The Environmental Justice Implications of Air Pollution Changes Following COVID-19 Stay at Home Policies in San Diego County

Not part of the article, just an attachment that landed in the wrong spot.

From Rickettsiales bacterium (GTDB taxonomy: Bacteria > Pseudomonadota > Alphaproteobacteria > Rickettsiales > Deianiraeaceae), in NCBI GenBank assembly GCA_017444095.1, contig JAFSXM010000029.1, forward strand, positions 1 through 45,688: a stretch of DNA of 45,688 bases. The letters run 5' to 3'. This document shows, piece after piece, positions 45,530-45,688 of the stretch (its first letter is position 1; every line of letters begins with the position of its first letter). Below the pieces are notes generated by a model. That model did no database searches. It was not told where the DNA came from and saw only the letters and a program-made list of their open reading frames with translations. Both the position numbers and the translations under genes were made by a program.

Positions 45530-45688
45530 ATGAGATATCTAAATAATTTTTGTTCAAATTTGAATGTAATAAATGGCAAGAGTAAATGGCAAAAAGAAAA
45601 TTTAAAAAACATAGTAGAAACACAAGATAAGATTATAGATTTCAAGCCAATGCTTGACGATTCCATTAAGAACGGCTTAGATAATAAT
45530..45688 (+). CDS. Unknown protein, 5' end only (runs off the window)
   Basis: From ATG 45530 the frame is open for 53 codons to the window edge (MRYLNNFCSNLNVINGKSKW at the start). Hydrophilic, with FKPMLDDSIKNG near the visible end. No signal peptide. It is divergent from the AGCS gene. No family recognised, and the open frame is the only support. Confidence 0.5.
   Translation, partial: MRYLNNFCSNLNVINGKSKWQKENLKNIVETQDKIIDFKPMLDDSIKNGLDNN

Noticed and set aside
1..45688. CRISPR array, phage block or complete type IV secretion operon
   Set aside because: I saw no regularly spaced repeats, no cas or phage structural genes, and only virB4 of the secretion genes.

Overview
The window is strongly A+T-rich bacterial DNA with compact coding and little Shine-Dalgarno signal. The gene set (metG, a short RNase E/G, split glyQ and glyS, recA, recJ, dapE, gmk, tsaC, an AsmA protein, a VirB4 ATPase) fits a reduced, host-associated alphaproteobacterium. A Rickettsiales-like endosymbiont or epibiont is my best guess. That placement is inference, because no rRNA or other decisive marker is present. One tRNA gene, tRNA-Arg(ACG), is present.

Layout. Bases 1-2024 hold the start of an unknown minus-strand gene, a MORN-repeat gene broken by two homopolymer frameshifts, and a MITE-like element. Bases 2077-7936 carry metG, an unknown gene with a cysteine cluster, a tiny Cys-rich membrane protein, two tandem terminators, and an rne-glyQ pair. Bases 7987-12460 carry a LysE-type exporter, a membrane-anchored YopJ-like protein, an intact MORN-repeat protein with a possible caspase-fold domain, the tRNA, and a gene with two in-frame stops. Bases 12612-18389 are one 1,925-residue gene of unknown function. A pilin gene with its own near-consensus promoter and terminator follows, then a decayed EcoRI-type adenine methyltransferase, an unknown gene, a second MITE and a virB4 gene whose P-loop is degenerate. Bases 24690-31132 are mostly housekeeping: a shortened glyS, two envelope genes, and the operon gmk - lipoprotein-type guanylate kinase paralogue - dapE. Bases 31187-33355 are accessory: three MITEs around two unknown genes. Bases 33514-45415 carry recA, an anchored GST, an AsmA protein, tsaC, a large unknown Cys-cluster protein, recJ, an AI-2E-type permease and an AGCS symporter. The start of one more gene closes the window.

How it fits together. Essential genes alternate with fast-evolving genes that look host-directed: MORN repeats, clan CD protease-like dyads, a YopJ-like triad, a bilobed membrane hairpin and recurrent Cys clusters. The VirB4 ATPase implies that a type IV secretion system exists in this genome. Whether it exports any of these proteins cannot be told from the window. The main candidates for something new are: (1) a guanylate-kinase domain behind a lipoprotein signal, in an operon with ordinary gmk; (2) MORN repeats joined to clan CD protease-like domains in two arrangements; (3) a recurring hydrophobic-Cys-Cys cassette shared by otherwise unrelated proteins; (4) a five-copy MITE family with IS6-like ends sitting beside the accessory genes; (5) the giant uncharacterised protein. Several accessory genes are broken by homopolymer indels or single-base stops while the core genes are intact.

COVID-19 policies impacted fine particulate matter (PM2.5 ) levels in San Diego County. This study looked at the benefits of COVID-19-related policies and changes in PM2.5 levels across ZIP codes in San Diego County. Weekly PM2.5 anomalies were calculated for each ZIP code by subtracting the average PM2.5 concentrations of 2020 by average of the historical period (2000 - 2019). Five periods were selected for individual analyses based on the different COVID-19 policies and measures implemented. These policies involved the first stay-at-home order (analysis #1), summer restrictions (analysis #2), the second stay-at-home order (analysis #3), the average of analyses 1-3, (analysis #4), and the wildfire season (analysis #5). PM2.5 anomalies and seven different socioeconomic status (SES) variables were mapped to show any spatial variability. Linear regression models were used to quantify the relationship between SES variables and PM2.5 anomalies for each analysis. The first stay-at-home order (analysis #1) had the lowest PM2.5 anomalies across the County. Analysis #5, on the other hand, had the highest positive anomalies. COVID-19 mobility restrictions and the associated short-lived decline in air pollution influenced the ZIP codes differently. South San Diego County is a greatly disadvantaged area with high unemployment rate, low income, high poverty rate, and less education compared to others within the County. A significant inverse relationship was observed between the percentage of African American within a given ZIP code and PM2.5 anomalies. Future policies need to tackle health disparities, which involves stringent policies, a better public transit system, community advocacy, and cleaner technology.